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The Boston Globe


With Cuban help, Kennedy library gets Hemingway trove

Papers flesh out novelist’s villa life

WASHINGTON — He may be the only icon that the United States and Cuba, longtime nemeses, both claim as their own. When he received the Nobel Prize in Literature in 1954, many Cubans felt the honor was bestowed upon one of their countrymen, not a native of suburban Chicago.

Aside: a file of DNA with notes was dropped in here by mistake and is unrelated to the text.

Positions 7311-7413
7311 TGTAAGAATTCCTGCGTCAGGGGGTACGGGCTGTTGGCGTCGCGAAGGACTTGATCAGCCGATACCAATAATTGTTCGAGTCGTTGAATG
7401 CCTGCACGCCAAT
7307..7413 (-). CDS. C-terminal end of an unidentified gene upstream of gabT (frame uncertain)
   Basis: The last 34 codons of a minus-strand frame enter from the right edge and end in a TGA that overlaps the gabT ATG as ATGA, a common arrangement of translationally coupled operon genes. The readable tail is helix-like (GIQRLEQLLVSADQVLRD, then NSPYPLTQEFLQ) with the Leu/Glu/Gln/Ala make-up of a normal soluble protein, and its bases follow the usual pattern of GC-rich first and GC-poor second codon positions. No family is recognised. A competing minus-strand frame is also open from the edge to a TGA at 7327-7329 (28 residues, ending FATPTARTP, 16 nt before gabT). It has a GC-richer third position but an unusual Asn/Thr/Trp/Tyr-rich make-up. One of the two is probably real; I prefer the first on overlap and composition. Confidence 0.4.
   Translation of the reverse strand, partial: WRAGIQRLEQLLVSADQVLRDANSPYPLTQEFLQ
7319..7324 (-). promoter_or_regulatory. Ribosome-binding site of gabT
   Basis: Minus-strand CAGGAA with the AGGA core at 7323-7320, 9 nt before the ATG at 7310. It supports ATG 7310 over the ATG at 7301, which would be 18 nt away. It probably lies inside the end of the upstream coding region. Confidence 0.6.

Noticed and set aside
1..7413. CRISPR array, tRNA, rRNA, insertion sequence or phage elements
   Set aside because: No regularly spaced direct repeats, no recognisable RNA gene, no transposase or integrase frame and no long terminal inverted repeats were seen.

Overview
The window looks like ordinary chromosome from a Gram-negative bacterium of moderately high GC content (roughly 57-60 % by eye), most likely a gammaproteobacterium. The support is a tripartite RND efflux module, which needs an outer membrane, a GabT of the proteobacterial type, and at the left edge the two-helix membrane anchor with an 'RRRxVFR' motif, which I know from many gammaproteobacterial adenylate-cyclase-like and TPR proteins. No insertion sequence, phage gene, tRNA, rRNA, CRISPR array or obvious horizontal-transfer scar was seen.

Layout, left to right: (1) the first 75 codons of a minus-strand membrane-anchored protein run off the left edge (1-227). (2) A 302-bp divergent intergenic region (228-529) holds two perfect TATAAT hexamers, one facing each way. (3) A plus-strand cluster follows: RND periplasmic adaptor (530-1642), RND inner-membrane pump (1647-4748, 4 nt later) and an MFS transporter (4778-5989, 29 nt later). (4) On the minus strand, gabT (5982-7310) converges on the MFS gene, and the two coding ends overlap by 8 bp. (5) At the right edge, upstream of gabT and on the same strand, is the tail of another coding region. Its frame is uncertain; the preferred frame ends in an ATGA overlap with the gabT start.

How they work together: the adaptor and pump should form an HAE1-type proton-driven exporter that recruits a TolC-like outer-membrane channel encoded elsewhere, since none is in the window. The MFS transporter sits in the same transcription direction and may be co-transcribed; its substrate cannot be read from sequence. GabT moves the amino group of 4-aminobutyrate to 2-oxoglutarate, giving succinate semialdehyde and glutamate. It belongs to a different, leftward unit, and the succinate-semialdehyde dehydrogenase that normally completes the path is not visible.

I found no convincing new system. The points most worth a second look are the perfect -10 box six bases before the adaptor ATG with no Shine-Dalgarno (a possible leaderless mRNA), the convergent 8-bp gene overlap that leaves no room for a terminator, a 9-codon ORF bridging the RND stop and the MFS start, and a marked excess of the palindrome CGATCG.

Now, Ernest Hemingway’s life in Cuba, much of it obscured during years of distrust between Washington and the communist regime in Havana, is being illuminated in hundreds of previously unavailable letters, telegrams, travel documents, and even the liquor and grocery bills that Hemingway left in the rustic Cuban villa known as Finca Vigia where he lived for more than two decades.

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